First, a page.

Belcher is a big Englishman who is held prisoner by Irish rebels. He is a polite, quiet fellow, who helps the old woman do her chores. Faced with his execution, Belcher reveals more about himself in a few minutes than he had in all the weeks spent with his captors. Unlike Hawkins, he manages to maintain his dignity and composure.
Bonaparte is the narrator of the tale. His relationship with his prisoners, Hawkins and Belcher, grows from captor-captive into actual friendship. When given the news that Hawkins and Belcher are to be executed, Bonaparte is dismayed at the role he is expected to play. The executions disturb him deeply; at the end of the story he comments that ‘‘anything that happened to me afterward, I never felt the same about again.’’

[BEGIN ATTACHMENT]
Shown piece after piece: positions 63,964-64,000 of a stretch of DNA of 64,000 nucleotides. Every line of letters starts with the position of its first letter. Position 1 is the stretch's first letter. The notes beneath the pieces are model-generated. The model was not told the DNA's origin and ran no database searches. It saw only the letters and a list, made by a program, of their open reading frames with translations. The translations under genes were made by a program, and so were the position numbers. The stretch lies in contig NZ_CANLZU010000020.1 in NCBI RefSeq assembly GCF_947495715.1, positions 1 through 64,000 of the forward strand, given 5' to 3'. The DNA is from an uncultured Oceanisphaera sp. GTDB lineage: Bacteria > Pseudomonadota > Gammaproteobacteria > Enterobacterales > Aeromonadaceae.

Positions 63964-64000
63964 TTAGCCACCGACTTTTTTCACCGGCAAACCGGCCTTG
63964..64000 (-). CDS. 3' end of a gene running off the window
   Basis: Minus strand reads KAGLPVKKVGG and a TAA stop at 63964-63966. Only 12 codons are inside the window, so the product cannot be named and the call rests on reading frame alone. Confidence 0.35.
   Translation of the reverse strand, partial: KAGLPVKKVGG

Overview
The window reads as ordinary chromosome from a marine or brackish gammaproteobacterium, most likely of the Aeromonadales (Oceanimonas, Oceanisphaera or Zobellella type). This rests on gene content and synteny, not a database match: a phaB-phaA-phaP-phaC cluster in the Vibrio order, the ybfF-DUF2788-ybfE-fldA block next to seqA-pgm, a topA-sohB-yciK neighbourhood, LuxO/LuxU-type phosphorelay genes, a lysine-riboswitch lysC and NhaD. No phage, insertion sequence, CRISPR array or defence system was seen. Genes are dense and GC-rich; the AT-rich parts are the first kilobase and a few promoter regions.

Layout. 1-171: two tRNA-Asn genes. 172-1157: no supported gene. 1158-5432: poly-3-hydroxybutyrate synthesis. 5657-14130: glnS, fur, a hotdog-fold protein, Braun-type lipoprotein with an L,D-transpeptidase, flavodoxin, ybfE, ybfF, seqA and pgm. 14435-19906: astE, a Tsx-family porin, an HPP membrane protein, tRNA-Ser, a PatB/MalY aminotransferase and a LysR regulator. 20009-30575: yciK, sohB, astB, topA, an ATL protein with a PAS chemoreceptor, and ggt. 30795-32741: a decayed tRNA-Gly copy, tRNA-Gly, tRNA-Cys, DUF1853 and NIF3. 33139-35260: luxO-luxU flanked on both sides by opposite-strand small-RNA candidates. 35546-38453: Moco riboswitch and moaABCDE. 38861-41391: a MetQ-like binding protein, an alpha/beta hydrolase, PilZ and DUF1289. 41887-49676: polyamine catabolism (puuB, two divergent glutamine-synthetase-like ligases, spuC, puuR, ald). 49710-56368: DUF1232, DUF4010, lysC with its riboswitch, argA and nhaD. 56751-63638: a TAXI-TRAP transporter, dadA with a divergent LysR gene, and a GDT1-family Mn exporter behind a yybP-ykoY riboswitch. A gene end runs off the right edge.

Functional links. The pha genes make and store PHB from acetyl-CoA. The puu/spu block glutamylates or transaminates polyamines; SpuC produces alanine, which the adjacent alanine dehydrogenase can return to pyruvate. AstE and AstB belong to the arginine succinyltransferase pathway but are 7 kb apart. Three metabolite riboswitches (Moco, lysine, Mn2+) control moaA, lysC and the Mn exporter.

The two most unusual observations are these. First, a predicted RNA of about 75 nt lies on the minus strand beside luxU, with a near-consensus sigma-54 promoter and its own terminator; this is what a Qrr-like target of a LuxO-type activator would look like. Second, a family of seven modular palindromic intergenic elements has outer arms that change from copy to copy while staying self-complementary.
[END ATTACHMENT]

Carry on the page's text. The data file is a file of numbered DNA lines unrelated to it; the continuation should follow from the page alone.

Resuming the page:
Jeremiah Donovan is the officer in charge of the group of Irish rebels. Unlike Bonaparte and Noble, he does not regard the English prisoners as friendly acquaintances. He delivers the news of the impending executions to Bonaparte and seems surprised at his reaction, stating, ‘‘What else did you think we were keeping them for?’’ Donovan fires the gun at the execution.
Feeney is an intelligence officer who brings the news that the Englishmen are to be executed. He assists in the executions and leaves as soon as the men are buried. His name derives from the Feinian Society, an underground organization that fought against the British for Irish independence.
Hawkins is the second English prisoner. He is smaller and more talkative than Belcher, often engaging Noble in religious and political debates. When told that he is to be executed, Hawkins reacts with utter...
(The entire section is 435 words.)